SJRHEM – Ebola Resource

This post will be updated with the most up to date advice for SJRHEM Staff (Updated December 2nd 2014)

Please visit the Horizon Ebola Resources for the most up to date local guidelines: Skyline  (requires ROAM login if offsite)



According to the World Health Organization, there are 16,911 confirmed cases of Ebola worldwide since the outbreak began in March 2014. Most of the cases have been isolated to regions in West Africa; mainly Guinea, Liberia and Sierra Leone. To put it in perspective, the land mass of these three countries within the huge continent of Africa equates to just under 430,000 square kilometres, slightly larger than Newfoundland.


Horizon Ebola Triage Tool

Download (PDF, 173KB)

NB Health Screening Tool

Download (PDF, 222KB)

NB EVD Patient Disposition Tool

Download (PDF, 366KB)


Please review this wonderful podcast on Ebola from Dr. Howard Ovens, an emergency physician in Toronto who worked through the SARS crisis. This is one of the most common sense approaches that I have come across. HERE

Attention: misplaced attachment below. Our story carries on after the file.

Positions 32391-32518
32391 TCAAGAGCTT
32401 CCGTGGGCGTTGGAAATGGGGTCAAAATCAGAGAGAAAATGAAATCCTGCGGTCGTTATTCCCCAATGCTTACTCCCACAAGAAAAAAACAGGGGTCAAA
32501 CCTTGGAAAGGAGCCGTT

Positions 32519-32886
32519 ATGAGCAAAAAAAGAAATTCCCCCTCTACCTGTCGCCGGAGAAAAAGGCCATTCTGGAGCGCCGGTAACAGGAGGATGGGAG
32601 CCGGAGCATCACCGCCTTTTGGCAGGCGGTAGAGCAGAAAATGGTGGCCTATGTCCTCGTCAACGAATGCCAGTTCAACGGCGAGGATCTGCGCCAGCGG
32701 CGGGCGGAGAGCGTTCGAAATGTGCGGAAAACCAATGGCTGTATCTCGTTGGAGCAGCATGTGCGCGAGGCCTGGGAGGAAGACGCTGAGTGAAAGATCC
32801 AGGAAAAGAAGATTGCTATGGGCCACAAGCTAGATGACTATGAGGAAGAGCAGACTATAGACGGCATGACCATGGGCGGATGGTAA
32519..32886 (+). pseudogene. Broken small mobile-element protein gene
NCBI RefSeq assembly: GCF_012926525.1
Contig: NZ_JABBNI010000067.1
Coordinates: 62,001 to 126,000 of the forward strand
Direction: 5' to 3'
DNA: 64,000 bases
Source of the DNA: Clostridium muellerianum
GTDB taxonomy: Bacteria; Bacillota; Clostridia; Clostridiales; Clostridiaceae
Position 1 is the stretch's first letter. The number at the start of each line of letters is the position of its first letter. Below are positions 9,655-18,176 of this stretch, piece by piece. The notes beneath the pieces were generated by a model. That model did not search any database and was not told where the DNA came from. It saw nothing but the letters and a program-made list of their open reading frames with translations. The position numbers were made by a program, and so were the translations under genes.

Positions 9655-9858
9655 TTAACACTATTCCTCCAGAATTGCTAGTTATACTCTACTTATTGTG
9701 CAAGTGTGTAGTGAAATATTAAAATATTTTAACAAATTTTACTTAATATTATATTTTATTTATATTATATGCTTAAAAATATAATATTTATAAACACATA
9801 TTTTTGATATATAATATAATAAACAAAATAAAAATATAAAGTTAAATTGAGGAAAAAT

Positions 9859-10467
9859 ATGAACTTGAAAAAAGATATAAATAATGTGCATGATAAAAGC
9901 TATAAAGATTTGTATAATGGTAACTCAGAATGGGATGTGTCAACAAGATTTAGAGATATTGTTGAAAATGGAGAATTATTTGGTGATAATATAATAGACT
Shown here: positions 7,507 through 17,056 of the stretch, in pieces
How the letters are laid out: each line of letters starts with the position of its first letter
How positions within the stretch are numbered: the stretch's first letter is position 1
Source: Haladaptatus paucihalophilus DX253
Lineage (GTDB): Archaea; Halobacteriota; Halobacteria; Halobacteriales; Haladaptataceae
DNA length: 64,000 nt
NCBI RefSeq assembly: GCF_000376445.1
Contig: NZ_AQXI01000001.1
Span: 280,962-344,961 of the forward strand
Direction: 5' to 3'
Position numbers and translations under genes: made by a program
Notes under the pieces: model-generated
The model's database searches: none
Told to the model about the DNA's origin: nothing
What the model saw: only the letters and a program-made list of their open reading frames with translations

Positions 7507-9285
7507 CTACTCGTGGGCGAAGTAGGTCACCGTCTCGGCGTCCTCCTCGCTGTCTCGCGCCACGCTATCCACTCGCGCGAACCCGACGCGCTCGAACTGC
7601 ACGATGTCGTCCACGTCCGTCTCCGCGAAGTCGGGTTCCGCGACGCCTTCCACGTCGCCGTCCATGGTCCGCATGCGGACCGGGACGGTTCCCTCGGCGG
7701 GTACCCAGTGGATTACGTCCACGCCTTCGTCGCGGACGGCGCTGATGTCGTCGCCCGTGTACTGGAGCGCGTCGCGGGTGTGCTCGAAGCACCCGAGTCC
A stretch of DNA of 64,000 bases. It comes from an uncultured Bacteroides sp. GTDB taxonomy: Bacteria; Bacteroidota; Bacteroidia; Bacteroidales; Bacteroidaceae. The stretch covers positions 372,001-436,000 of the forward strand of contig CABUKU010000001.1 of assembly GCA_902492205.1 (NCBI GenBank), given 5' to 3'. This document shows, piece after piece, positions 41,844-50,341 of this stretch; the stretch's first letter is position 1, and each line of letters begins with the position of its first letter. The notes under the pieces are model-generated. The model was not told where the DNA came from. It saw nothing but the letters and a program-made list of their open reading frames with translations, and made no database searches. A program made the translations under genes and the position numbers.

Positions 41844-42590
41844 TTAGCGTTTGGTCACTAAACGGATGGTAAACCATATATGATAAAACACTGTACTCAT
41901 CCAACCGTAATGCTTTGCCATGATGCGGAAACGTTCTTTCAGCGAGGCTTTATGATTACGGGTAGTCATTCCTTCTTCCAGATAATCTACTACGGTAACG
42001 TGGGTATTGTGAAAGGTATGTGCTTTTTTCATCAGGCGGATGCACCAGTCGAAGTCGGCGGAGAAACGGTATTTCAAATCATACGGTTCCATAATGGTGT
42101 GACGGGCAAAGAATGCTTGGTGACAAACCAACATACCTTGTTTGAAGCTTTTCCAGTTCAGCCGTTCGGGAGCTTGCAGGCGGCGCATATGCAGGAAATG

Public Health Association of Canada PHAC Ebola site – This is the link to the Public Health Association of Canada PHAC Ebola site, which is well organized with good general information.

Ebola Clinical Care Guidelines – This is the link to the Ebola Clinical Care Guidelines, which were developed jointly by CAEP, Canadian Critical Care Society (CCCS) and the Association of Medical Microbiology and Infectious Diseases Canada. It is a more detailed document to read but there is a table of contents to take you to the area of interest quickly.

Medscape Ebola (Medical News Format) – Easy read site.

The WHO site for Ebola – This is the link for the WHO site for Ebola.If you scroll down on the right hand side you will see the situation reports which will outline the disease activity in the affected countries. There is a lot of great general information on the site but it will take some time to read. Some of the documents are long pdfs.

The ACEP website
Theses sites are recommend  as a last resort because they are overloaded with information and the Canadian PHAC site (link above) gives much of the same messages in an accurate but abbreviated form.


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